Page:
The saga of the Romanov family in Russia came to an end on 17 July 1918 when they were brutally murdered at the hands of the Bolsheviks. The family was being held at Ipatiev House, also called “The House of Special Purpose.” That purpose, of course, was the murder of the Tsar and his family.
The family moved into the house on 30 April 1918 in Ekaterinburg and only spent 78 days there. Their execution had been decided on in a meeting on 29 June by the Ural Regional Soviet.
The Romanovs were having dinner on the evening of 16 July when Yakov Yurovsky came to tell them that their kitchen boy Leonid Sednev, the only playmate of Alexei’s, would be leaving to meet up with his uncle who was in town to see him. The story was a lie as Leonid had already been shot by the Soviet secret police, Cheka. The family wasn’t happy that another member of their staff had been taken from them, but they were assured that he would return.
It was around one in the morning on 17 July when the physician of the Romanovs was ordered to wake the family. They were told to get dressed and gather their belongings as they were being moved to a safe location as the White Army (those in support of the Tsar versus the Red Army of the Bolsheviks) was approaching. The gunfire noise could be heard from the home, so there was no reason to doubt that they were being moved for their safety. The Romanovs gathered in the cellar of the “House of Special Purpose” ready to depart.
Tsar Nicholas requested two chairs for his wife, Alexandra and their sickly 13-year-old son, Alexei, to sit in while they waited. Yurovsky’s assistant Grigory Nikulin reportedly told him that the “heir [Alexei] wanted to die in a chair.” Yurovsky then remarked, “Very well then, let him have one.” The family was told to wait on the truck that would transport them, but it wasn’t long before 11 or 12 heavily armed men filed into the room. The family then realised they weren’t leaving the Ipatiev House alive as Yurovsky read to them the order of the Ural Executive Committee which said, “Nikolai Alexandrovich, in view of the fact that your relatives are continuing their attack on Soviet Russia, the Ural Executive Committee has decided to execute you.”
The Tsar was confused, so the reading of the order was repeated. The armed men’s weapons were then raised to begin the execution, which would last 20 minutes. Each person was meant to fire at a specific royal, but it has been reported that many did not want to shoot the females, so they aimed at the Tsar and Empress. They were killed almost instantly with Yurovsky reportedly firing into Tsar Nicholas’ chest with his Colt gun. Pyotr Ermakov was said to have fired a shot into Alexandra’s head to kill her immediately.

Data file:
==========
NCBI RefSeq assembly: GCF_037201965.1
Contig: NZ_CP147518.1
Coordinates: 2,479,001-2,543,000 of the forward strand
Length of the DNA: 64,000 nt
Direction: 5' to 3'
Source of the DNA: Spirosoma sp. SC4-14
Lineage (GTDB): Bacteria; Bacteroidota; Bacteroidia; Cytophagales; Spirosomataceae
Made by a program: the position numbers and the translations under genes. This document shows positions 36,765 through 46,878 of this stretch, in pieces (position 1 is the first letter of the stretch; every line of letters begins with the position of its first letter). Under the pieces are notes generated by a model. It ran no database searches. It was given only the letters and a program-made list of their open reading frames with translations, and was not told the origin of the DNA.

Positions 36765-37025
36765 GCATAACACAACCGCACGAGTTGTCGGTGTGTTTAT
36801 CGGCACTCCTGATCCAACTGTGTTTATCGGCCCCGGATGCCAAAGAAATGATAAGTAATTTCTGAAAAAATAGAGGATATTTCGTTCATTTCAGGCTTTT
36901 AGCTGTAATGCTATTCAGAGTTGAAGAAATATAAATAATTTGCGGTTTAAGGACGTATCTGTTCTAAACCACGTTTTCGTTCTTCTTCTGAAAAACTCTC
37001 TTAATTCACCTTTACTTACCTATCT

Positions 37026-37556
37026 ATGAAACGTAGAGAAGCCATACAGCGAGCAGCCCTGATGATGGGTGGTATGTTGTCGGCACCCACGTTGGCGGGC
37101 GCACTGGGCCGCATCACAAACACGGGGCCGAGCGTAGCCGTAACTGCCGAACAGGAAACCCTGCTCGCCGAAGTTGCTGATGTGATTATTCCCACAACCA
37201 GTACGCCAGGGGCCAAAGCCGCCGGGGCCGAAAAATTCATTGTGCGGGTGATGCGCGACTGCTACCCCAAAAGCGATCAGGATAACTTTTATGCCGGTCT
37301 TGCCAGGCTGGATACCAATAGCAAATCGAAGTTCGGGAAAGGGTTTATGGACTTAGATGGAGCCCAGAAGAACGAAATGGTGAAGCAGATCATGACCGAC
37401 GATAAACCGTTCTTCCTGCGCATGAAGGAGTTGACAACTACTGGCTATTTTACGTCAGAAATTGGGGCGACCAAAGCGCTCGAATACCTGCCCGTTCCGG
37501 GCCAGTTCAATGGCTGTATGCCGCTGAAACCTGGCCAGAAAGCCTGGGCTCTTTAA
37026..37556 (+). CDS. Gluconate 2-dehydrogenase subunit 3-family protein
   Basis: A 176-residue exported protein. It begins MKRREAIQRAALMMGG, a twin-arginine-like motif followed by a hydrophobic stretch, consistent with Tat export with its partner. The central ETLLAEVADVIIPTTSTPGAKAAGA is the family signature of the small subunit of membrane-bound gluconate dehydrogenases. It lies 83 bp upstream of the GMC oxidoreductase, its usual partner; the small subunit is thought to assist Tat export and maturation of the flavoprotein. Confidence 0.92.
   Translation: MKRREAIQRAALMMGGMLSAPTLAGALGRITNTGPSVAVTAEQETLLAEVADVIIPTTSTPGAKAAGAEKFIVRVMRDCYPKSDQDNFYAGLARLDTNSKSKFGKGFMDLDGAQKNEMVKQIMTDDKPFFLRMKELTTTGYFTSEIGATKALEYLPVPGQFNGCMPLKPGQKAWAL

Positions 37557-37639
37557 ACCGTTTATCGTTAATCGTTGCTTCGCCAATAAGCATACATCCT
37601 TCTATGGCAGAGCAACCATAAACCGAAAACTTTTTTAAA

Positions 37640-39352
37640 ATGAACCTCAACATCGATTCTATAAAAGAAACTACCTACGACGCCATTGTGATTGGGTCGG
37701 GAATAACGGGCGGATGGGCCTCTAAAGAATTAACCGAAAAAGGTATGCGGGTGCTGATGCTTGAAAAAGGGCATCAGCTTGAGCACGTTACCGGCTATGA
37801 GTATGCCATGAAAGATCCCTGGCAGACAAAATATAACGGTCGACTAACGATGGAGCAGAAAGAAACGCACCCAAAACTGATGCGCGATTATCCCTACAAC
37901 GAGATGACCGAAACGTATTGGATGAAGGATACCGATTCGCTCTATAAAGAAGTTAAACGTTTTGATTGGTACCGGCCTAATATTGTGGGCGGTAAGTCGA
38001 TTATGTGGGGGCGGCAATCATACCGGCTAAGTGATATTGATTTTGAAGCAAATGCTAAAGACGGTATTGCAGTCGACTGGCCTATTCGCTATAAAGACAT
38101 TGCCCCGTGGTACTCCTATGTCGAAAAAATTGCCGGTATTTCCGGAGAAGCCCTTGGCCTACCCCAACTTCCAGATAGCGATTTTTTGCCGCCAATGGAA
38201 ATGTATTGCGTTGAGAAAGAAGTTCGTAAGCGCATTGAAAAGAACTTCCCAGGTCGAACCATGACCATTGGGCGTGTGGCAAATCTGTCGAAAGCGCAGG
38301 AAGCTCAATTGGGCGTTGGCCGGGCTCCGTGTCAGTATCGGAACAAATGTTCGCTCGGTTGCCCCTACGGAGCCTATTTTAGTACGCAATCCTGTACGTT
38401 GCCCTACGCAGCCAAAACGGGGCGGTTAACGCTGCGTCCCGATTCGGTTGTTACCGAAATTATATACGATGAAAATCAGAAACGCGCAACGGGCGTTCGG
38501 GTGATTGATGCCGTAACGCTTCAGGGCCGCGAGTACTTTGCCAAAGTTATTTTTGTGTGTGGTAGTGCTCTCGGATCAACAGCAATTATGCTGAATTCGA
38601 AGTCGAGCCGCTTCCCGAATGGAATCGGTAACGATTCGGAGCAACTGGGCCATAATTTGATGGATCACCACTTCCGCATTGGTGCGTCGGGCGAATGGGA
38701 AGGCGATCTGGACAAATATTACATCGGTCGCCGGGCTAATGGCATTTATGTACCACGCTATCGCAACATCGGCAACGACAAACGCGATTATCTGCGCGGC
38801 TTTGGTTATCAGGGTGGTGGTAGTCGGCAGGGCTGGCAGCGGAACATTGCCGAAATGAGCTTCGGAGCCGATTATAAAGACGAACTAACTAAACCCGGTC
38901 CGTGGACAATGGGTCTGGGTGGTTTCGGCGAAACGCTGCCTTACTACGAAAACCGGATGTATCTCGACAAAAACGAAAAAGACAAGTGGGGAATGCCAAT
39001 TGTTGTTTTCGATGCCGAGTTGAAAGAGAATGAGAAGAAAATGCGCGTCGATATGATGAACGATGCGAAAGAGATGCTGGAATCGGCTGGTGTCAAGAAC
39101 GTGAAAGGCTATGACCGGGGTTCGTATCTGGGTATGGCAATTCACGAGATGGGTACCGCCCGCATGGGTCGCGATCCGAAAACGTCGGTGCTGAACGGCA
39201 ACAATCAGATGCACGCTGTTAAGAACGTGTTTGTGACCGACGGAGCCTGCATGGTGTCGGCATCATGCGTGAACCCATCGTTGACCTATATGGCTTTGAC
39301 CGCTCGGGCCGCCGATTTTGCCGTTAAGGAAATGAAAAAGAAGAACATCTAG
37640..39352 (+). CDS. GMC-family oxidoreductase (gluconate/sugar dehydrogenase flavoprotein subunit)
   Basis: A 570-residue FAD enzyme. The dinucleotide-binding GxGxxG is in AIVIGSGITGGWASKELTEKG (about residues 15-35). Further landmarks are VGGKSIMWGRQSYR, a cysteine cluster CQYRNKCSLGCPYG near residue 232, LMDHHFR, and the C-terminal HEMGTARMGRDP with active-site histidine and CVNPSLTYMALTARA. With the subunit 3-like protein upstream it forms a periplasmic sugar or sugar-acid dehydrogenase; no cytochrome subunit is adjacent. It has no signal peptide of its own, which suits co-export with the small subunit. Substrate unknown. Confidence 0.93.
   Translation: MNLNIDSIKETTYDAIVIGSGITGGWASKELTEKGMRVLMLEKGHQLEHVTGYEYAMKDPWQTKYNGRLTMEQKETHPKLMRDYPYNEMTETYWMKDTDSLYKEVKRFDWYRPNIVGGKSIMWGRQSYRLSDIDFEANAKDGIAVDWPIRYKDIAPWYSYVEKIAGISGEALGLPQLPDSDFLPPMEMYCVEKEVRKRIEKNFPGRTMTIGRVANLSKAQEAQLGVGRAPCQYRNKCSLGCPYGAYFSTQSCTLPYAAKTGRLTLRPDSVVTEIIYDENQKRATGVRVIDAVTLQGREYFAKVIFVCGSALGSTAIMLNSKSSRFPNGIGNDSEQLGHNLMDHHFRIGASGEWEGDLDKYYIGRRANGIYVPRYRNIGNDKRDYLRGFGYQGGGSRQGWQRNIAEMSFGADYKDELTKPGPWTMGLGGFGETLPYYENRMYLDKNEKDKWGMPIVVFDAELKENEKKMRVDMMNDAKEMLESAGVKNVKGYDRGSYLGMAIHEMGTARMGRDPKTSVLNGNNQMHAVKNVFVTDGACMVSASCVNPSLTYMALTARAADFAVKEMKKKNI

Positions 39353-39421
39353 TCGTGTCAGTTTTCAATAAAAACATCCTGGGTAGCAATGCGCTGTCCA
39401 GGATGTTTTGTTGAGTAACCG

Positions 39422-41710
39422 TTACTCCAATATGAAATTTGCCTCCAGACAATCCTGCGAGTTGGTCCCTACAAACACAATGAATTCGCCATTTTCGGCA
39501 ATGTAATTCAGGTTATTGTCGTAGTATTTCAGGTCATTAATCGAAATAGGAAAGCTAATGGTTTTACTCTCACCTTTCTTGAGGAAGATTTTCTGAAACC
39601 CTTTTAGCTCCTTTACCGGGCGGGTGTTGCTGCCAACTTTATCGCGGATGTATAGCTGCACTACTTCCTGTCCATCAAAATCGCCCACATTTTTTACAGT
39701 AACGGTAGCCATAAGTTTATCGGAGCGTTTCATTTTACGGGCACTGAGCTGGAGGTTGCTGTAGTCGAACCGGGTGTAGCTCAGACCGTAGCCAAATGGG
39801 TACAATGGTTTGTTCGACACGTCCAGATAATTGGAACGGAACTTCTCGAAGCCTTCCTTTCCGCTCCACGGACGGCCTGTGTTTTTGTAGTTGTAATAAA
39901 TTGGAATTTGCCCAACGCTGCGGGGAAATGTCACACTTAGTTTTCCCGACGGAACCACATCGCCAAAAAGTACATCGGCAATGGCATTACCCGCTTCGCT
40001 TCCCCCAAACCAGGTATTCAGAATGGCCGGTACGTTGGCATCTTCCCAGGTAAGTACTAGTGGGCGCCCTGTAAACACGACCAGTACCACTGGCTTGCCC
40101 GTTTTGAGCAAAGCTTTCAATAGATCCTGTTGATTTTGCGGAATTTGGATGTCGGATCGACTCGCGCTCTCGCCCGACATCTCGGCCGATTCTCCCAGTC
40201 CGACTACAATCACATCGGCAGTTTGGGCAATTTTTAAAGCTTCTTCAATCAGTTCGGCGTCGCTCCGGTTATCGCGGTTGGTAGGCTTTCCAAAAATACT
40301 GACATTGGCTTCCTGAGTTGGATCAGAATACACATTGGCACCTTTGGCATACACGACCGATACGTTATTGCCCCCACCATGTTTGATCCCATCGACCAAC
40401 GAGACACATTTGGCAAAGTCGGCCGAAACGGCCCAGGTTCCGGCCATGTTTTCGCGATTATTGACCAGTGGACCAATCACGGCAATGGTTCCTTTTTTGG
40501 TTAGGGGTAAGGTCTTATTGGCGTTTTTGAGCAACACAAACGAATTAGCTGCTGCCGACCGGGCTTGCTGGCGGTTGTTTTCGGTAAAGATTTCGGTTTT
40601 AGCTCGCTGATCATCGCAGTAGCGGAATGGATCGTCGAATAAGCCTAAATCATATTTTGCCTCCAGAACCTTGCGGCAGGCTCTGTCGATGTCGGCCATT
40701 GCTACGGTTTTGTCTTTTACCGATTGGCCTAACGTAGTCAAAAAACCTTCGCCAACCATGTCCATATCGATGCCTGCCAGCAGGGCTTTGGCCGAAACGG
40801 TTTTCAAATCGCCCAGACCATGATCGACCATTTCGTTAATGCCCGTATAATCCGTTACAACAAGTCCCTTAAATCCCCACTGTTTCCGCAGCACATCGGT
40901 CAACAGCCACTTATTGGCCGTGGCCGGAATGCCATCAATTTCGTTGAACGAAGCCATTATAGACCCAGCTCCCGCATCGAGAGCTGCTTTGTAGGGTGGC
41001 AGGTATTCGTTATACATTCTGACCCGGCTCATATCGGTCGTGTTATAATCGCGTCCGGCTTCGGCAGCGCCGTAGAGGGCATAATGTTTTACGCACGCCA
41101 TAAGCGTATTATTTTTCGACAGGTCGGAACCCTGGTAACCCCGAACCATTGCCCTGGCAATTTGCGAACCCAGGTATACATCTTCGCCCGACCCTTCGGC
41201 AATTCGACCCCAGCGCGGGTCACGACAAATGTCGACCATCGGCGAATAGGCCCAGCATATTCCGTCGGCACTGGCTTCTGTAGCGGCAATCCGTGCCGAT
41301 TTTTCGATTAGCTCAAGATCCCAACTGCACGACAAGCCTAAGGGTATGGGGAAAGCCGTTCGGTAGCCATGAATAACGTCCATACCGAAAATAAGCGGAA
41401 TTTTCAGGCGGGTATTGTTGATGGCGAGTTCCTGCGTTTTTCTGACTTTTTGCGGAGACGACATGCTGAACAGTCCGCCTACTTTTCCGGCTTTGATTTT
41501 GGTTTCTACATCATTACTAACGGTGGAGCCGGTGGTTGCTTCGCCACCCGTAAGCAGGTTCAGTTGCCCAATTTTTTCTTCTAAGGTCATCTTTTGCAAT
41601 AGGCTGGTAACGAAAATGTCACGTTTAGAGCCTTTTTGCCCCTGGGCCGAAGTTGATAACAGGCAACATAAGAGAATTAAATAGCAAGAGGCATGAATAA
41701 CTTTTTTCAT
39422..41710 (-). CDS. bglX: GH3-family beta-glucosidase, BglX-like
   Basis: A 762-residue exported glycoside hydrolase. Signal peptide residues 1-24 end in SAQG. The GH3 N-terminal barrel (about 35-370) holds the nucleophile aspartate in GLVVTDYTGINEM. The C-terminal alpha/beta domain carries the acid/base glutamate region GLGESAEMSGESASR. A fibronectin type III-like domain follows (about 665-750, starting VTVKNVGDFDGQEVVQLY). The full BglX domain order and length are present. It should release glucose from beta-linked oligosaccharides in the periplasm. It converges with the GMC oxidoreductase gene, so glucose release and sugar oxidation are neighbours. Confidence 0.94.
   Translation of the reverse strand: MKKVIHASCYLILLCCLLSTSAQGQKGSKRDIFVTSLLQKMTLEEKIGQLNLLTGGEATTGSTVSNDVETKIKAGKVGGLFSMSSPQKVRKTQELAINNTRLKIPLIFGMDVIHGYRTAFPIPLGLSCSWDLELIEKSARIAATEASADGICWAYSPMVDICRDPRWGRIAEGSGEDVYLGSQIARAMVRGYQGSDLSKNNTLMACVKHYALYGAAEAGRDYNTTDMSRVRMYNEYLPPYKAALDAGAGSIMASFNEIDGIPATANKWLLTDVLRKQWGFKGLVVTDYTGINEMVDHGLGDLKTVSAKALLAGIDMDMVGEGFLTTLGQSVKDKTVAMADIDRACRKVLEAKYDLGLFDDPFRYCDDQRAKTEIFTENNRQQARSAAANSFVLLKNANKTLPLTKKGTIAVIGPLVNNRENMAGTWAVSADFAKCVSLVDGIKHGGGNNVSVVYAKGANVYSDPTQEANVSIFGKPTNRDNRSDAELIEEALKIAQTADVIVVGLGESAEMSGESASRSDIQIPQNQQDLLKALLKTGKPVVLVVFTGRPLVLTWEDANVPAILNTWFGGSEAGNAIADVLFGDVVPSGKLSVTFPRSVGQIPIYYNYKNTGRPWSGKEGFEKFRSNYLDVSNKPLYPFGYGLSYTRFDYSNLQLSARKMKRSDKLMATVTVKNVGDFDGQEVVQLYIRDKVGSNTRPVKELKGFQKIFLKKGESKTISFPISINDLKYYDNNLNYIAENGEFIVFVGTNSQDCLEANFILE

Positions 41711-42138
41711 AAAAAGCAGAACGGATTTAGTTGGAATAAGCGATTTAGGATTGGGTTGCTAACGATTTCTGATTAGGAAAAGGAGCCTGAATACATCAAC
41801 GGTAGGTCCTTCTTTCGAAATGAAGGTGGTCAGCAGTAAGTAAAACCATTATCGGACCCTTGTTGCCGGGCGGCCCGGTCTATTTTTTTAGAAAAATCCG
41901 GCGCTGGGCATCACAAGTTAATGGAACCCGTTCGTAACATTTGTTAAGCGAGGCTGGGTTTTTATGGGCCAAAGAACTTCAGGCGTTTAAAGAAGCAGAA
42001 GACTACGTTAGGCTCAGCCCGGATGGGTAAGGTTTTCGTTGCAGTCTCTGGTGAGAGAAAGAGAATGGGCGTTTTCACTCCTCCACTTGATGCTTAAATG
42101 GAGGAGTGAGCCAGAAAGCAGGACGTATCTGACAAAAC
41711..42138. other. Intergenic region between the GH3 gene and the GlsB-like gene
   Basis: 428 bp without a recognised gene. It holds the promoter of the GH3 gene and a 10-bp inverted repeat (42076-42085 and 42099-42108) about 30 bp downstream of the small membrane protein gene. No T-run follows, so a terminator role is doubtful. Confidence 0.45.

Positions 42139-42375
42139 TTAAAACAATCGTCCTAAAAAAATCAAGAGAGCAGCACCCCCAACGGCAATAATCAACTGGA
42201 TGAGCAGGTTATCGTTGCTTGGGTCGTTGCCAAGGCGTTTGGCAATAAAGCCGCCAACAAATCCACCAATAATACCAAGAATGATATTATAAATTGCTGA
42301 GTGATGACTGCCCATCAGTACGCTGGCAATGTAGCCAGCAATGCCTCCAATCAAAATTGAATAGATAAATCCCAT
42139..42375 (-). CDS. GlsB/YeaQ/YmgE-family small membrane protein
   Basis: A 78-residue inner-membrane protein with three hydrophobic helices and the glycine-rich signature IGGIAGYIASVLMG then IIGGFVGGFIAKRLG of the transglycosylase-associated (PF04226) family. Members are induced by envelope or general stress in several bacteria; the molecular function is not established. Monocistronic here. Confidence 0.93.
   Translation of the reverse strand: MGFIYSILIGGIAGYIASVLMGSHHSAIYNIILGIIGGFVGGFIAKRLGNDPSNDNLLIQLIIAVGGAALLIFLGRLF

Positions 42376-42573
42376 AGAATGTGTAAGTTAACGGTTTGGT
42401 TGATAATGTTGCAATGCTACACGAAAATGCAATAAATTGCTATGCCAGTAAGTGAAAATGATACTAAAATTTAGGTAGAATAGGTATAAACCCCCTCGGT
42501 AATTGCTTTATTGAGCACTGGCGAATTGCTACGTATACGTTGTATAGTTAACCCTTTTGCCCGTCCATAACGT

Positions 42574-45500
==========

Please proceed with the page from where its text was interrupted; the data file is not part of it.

Grand Duchess Maria tried to flee out the door but was shot by Ermakov in her thigh. It was chaos as they began firing with many officers hitting each other. After the first round of bullets, many members of the Imperial Family were still alive and screaming. Many of the women were wearing “bulletproof vests” to protect themselves; these vests were the jewellery they had brought with them to the House of Special Purpose which had protected them from many of the bullets. The children were not dead. So, the executioners determined to complete the execution, walked through the blood and brains (likened to an ice rink by one of the shooters) to stab the children with bayonets or directly shot them in the head to kill them. Grand Duchess Tatiana, as one of the last to die, was killed by a single gunshot wound to the head by Yurovsky. He was identified as the murderer of young Tsarevich Alexei, as well.
As they were carrying the bodies out to dispose of them, two of the girls began to cough. They were still alive, but not for long. They were stabbed again, which finally ended their misery.
As the assassins were drunk, they argued on who was to take the bodies away, all while pillaging through the royals’ things. The bodies of the Romanovs were loaded into a truck and taken away. Yurovsky was livid to discover there was only one shovel to dig the graves.
In a grassy area near the Gorno-Uralsk railway line, the bodies were laid out on the ground and stripped of their clothing. The graves were too shallow, and Yurovsky went into a panic. After days of driving around gathering gasoline and sulfuric acid to burn the bodies, he elected to bury them in different locations. This was done in the hope that people would be less likely to figure out who the remains belonged to as he did not want to break with the orders he was given. The orders were that “no one must ever know what had happened” to the Imperial Family.
The bodies were burned and then buried in their graves. Of course, everyone eventually found out what the Bolsheviks had done to the Romanovs, and the bodies were discovered. They now rest in peace in St Catherine’s Chapel in the Peter and Paul Cathedral in St Petersburg, except for the remains of Maria and Alexei, who have yet to be formally identified.
At the time of their deaths, Tsar Nicholas II was 50, Empress Alexandra 46, Grand Duchesses Olga 22, Tatiana 21, Maria 19, Anastasia 17 and Alexei 13.
Why didn’t they want the “public” to know what had really happened to the family?